In previous posts we've mused on how designers explore the power of the well chosen color. (See green, purple, turquoise, red, white, pink, orange, and yellow; And sundry other colors here, here, here, and here.)
Here, let's look at the power of color mash-ups.
As always, art begins with nature: She is the ultimate master of mixing and modulating. As Her deadlines can be long, epochs to eons, we can only assume She knows what She is doing. Her colors aren't chosen carelessly.
Although, sometimes, going against nature can have its merits.
Along with Dorothy Draper, British designer David Hicks was the master of the multi-color mash-up. (Two examples of his work below.)
This Vivienne Westwood sweater from 1976 goes for a quieter effect.
Three brightly-colored and lofty sleeping chambers designed for kids framed in gold.
A succulent mash-up...
It was the Swingin' Sixties (the mileau David Hicks was so famous for) when bright colors really exploded; It was a brilliant reaction to the off-whites, eggshells, beiges, grays, and various other faded tones of the fifties.
Psychedelia loved color, giving birth to the black light poster and DayGlo. Eventually, radiant colors would find their way into the mainstream, but at its start, it was radical.
A Richard Avedon solarized portrait of George from 1967, above; psychedelic master Rick Griffin's work from the same year, below.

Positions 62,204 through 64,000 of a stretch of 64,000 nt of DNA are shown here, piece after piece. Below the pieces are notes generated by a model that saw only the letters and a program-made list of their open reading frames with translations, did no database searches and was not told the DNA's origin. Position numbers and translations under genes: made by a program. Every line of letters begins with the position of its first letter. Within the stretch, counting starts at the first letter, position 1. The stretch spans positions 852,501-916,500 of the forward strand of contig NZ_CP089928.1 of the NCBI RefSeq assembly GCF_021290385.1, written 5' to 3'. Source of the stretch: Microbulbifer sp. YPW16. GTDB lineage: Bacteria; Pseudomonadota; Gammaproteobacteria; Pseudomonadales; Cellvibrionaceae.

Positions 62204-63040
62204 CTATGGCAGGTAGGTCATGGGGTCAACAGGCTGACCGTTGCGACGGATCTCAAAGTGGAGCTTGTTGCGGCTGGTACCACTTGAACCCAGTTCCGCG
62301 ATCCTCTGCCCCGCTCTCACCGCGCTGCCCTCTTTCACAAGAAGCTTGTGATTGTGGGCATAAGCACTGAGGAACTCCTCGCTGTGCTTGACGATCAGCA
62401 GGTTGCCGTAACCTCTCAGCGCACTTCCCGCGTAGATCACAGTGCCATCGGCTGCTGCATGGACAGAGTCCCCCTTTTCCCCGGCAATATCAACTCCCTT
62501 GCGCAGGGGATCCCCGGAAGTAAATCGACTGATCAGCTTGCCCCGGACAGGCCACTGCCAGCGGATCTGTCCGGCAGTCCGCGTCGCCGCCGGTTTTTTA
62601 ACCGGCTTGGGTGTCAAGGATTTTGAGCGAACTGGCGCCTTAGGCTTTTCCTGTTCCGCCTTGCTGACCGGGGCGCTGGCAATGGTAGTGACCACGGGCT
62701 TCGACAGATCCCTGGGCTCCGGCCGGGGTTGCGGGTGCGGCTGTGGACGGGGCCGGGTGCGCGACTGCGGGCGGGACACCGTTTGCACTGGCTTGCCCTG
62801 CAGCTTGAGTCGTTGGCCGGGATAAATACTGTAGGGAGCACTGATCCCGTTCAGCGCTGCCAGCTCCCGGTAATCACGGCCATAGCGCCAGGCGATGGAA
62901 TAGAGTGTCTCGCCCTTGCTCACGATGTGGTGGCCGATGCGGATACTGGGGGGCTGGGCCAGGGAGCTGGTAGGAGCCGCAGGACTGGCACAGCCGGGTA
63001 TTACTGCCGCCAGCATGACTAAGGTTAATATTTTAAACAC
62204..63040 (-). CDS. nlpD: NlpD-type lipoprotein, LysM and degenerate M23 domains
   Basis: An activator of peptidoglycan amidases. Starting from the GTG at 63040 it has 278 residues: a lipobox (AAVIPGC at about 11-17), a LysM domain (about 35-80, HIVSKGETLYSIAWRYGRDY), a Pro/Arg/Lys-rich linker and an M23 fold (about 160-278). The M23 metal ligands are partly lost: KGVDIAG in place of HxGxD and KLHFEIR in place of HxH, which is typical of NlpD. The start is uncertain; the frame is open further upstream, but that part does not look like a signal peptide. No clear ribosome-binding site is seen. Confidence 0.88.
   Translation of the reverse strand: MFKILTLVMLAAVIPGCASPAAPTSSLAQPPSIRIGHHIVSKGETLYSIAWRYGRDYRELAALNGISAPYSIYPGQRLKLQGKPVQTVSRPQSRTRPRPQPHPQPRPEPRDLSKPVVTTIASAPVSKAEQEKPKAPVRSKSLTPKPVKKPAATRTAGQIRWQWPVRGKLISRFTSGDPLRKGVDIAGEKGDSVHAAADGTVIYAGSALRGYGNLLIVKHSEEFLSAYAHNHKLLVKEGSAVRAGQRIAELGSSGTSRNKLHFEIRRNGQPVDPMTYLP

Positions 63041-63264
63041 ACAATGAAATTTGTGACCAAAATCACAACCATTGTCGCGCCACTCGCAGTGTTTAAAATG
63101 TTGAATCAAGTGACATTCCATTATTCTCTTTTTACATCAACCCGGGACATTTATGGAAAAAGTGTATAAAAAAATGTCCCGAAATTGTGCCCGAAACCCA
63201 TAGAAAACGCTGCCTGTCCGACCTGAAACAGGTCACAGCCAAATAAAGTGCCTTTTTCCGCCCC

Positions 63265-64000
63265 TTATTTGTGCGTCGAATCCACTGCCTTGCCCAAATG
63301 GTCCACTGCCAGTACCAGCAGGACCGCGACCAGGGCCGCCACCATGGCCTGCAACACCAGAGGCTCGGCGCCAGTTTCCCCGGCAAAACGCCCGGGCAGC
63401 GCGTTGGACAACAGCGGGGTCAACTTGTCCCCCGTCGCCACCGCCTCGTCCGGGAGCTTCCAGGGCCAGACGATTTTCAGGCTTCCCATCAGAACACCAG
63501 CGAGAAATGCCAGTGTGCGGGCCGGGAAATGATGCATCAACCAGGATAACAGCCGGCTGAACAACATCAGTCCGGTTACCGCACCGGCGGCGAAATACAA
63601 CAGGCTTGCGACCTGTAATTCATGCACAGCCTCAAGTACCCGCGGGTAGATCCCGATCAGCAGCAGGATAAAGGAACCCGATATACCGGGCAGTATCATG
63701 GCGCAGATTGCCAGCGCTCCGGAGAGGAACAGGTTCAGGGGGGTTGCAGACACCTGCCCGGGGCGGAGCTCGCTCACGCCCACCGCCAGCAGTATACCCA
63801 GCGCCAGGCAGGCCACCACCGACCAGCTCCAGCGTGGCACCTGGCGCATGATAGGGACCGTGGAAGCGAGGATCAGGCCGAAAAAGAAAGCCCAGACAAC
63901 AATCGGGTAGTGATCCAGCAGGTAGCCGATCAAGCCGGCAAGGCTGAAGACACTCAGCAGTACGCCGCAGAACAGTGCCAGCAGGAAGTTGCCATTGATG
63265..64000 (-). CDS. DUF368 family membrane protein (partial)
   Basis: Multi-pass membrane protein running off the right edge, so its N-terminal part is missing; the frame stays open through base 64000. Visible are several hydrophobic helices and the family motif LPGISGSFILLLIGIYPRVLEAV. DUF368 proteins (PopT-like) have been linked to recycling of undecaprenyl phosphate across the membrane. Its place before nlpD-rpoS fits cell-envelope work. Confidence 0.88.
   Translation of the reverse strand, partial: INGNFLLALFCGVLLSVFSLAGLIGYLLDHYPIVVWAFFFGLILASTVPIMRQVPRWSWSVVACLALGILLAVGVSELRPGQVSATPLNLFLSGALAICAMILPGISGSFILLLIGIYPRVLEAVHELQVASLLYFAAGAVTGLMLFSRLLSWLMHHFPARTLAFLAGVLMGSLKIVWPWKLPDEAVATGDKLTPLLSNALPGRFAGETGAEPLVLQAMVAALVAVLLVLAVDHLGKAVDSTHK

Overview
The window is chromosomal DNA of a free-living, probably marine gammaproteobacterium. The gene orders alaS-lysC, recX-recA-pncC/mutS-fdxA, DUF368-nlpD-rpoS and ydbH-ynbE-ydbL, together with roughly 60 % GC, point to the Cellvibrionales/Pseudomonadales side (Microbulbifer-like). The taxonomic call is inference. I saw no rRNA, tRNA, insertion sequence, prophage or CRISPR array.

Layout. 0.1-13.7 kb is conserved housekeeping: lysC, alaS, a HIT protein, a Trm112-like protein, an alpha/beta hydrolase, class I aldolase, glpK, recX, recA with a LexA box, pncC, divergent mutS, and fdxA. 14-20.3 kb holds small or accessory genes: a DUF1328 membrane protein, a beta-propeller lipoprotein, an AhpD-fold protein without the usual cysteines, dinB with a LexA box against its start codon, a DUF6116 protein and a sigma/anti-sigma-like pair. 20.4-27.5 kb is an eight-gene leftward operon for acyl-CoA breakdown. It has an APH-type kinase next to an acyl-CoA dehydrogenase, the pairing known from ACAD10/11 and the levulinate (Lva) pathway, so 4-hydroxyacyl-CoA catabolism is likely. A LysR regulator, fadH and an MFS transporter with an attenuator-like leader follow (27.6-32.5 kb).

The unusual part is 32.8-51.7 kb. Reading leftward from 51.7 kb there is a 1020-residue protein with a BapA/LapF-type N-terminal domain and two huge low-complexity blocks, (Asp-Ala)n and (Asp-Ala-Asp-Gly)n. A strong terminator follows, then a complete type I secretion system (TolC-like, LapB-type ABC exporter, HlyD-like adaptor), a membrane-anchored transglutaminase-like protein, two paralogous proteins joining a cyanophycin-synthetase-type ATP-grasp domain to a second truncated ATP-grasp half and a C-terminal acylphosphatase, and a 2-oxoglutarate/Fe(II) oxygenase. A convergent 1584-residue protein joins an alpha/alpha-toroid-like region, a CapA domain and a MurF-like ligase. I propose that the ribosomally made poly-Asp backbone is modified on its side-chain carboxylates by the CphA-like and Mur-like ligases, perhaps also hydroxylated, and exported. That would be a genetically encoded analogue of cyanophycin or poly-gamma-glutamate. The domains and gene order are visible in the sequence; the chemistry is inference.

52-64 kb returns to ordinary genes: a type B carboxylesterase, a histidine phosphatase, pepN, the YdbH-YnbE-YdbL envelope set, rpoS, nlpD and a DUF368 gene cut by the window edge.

Cy Twombly, who passed away recently, was a painter better known for a muted fifties type of palette: But that would change.
Ubiquitious in the sixties was the work of American artist, designer, and entrepreneur Vera Neumann. Taking her inspirations from the era's graphics she created an empire of linen designs that would eventually make their way onto household linens, fashion, and even Kleenex boxes.
A dress of her design:
And bedding: Her sheets were everywhere. This example, though, is actually a quilt constructed of her scarves.
Below, a police parking garage residing between Main and 4th in Santa Monica.
The palettes of candy and clowns find new life.
Yes, the rose is real: Color is injected into its stem to be carried by the plant's own circulation system. The result is tinted petals.